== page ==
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Chandler Bolt believes everyone has a book inside them. With proven systems and strategies, the Self-Publishing School blog will walk you through writing and publishing your book, even if you don’t even know what you want to write about yet!
84. She’s Novel
It took Kristen Kieffer two and a half years to finish her first draft — then she realized she had made every mistake in the book. She vowed not to let these personal lessons go to waste, so she created She’s Novel, a blog and resource hub that helps writers more-easily navigate the journey of crafting brilliant novels.
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You’ve written your book. Now what? Standoutbooks has tons of articles, templates, tools and resource recommendations for getting your book published and marketed to the max. While you’re there, grab your free Book Marketing Plan and Press Release templates.
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At The Book Designer, Joel Friedlander uses his experience in book design, advertising and graphic design to help writers “build better books” and get published. Along with his extensive blog archive, check out his book design templates and Book Launch Toolkit.
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What better way to get book publishing advice than from an agent himself? From resource recommendations to eight years (and counting!) of blog archives, The Steve Laube Agency website is full of advice for writers who are taking their first steps into the world of publishing.
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Writer’s Digest is home to many resources, competitions, and communities. Their editor columns are quite popular, and we particularly like The Write Life contributor Chuck Sambuchino’s Guide to Literary Agents, featuring all types of information on finding literary agents, sending query letters, building an author platform and marketing your book.
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89. Writer’s Relief
For more than 20 years, Writer’s Relief has helped creatives successfully submit their writing to literary journals, book publishers, agents and more. The staff’s blog is full of publishing tips, and they also have a paid-subscriber-only classifieds section listing contests, conferences and residences.
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Chronicles is a thriving community for science fiction and fantasy writers. Community members gather to discuss favorite books, authors and common themes in science fiction and fantasy writing.
91. Fiction Writing
The Fiction Writing Facebook group is a community of nearly 10,000 writers. Here, you can post your writing for critique or reviews, and veteran members can announce details about upcoming book releases and published pieces.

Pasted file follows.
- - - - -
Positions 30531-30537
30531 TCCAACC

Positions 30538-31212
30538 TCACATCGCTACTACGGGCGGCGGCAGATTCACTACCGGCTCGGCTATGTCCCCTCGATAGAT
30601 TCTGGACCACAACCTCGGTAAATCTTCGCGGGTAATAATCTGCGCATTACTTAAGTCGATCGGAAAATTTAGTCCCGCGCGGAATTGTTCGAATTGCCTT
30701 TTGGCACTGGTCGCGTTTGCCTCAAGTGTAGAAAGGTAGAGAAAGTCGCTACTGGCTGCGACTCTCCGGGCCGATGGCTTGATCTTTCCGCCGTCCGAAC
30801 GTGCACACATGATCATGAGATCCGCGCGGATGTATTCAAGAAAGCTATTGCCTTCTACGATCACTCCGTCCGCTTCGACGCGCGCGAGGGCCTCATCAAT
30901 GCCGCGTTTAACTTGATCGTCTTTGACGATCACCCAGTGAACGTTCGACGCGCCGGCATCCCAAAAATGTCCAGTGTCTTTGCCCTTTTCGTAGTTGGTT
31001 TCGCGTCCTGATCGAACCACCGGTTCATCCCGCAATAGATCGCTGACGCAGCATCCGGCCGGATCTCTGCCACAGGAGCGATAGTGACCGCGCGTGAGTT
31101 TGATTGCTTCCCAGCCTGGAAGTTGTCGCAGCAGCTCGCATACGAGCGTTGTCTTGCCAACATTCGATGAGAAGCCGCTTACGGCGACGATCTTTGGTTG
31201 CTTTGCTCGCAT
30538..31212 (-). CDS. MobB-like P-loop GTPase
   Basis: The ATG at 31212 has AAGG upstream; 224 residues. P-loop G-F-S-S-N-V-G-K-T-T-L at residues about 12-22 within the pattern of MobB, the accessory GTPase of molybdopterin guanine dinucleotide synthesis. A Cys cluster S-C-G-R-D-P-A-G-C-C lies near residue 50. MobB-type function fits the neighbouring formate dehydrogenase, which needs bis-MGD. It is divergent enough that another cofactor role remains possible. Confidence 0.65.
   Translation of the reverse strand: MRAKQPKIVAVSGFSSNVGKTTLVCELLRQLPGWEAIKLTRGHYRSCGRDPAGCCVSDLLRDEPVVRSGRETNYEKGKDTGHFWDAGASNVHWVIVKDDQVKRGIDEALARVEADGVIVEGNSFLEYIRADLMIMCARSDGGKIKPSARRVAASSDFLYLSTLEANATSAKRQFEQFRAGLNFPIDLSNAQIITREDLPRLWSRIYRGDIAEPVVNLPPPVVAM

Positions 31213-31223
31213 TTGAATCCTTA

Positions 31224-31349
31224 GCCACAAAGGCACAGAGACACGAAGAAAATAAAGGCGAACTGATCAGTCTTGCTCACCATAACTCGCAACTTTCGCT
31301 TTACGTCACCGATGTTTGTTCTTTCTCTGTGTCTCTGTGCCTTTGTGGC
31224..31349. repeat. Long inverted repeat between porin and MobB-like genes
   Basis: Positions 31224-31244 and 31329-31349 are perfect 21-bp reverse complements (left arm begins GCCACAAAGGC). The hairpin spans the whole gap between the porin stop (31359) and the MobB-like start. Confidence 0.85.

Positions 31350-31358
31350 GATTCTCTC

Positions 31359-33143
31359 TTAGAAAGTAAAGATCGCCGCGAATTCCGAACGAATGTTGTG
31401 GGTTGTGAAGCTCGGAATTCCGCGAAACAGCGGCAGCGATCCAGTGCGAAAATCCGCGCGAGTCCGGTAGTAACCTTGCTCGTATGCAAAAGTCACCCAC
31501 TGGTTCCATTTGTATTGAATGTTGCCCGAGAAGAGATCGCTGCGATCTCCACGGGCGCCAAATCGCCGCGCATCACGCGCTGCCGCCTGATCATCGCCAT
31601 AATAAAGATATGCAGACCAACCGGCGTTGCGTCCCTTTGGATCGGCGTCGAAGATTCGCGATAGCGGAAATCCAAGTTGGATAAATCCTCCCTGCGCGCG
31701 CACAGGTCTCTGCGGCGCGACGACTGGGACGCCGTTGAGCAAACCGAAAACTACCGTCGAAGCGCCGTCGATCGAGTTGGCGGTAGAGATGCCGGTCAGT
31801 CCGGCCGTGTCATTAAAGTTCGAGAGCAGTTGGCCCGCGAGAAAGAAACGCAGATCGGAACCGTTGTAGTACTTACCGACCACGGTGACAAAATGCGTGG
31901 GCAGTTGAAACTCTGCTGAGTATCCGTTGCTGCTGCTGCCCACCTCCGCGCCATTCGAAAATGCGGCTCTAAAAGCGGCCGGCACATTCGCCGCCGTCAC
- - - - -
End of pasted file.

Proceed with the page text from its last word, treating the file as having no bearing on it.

Inkitt is a data-driven book publisher and community where writers can share their work and find an audience for free, even if their novel is not yet finished. Inkitt’s algorithm analyzes reading behaviors to understand whether a novel has a strong potential to become a big success. If readers love your work, Inkitt will offer you a publishing deal.
Check out Inkitt’s community groups
Whether you’re just beginning to write or a best-selling pro, the Insecure Writer’s Support Group is here to help you overcome whatever doubts and insecurities might keep you from being your best.
94. Now Novel
The Now Novel program offers a structured, straightforward way to get your book done. With a step-by-step process that takes the guessing out of what to do next, personalized mentorship and community groups for even more support, you’ll be an author in no time.
Prose is a social network platform for writers who want to focus on the work — not the superficiality of social media. This is a great place to publish your work, connect with other authors, and participate in writing challenges.
96. She Writes
Over 27,000 writers of all levels of expertise have joined this buzzing community, founded by author Kamy Wicoff. At She Writes, you can create your own profile, build your network, share your work, get expert advice and feedback and discuss all types of topics in the forum.
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Talentville is the online destination for screenwriters and storytellers. This community focuses on bringing together people across the industry — from novice script writers to top agents and producers — so high-quality work can be easily discovered.
This community is focused on supporting emerging writers. They publish works from writers who don’t have published novels and haven’t been featured on larger platforms yet. Be on the lookout for their annual anthology, which features the 10 best emerging writers in the country.
Post you’ll like: Submission Strategies
99. Two Drops of Ink
Two Drops of ink is a literary blog accepting submissions from writers of almost any genre. The editors also post book reviews and blog posts about writing and the publishing industry.
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At Wattpad, “Stories are made social.” Hailed as the world’s largest community of writers and readers, members are free to post and read original stories and engage in conversation with each other. This is a great platform to build buzz around your writing.
What writing sites would you add to this list? Let us know in the comments below!